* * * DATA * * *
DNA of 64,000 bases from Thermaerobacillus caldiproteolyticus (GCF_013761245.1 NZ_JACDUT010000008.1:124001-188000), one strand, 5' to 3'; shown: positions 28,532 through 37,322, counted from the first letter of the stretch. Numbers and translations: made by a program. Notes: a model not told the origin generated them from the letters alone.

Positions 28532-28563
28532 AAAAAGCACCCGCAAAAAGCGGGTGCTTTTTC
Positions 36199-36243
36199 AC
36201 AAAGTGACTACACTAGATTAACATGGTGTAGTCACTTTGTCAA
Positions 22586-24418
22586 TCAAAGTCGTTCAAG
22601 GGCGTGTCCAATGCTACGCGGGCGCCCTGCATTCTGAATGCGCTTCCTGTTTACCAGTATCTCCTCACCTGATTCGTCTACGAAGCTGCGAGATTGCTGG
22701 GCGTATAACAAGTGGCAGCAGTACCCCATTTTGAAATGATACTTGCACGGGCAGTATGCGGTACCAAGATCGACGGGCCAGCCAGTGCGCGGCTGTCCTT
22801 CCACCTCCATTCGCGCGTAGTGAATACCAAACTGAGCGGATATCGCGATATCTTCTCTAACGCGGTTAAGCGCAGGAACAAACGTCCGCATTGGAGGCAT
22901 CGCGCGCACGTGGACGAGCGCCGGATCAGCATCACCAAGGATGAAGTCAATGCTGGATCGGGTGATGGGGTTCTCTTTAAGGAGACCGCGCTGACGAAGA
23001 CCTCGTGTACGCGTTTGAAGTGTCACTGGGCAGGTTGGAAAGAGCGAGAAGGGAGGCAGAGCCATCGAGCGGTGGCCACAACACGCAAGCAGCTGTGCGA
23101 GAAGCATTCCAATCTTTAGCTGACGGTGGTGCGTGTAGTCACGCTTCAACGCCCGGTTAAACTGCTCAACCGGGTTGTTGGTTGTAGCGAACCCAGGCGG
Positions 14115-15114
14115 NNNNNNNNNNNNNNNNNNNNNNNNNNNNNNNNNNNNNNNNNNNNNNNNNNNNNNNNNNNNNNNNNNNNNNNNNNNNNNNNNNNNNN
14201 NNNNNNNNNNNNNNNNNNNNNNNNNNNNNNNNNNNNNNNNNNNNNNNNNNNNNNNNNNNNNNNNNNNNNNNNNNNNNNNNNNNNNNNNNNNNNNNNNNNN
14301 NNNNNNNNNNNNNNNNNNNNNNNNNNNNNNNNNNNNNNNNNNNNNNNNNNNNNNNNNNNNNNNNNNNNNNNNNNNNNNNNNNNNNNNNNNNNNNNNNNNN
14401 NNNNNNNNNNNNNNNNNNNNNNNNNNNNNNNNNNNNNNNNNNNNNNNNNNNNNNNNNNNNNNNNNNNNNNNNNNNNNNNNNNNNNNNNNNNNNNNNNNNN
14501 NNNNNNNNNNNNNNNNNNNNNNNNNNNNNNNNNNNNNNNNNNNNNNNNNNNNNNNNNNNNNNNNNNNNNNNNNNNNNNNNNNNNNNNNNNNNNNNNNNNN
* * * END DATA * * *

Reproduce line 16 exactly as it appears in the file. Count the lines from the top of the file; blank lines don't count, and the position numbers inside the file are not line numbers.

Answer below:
14115 NNNNNNNNNNNNNNNNNNNNNNNNNNNNNNNNNNNNNNNNNNNNNNNNNNNNNNNNNNNNNNNNNNNNNNNNNNNNNNNNNNNNNN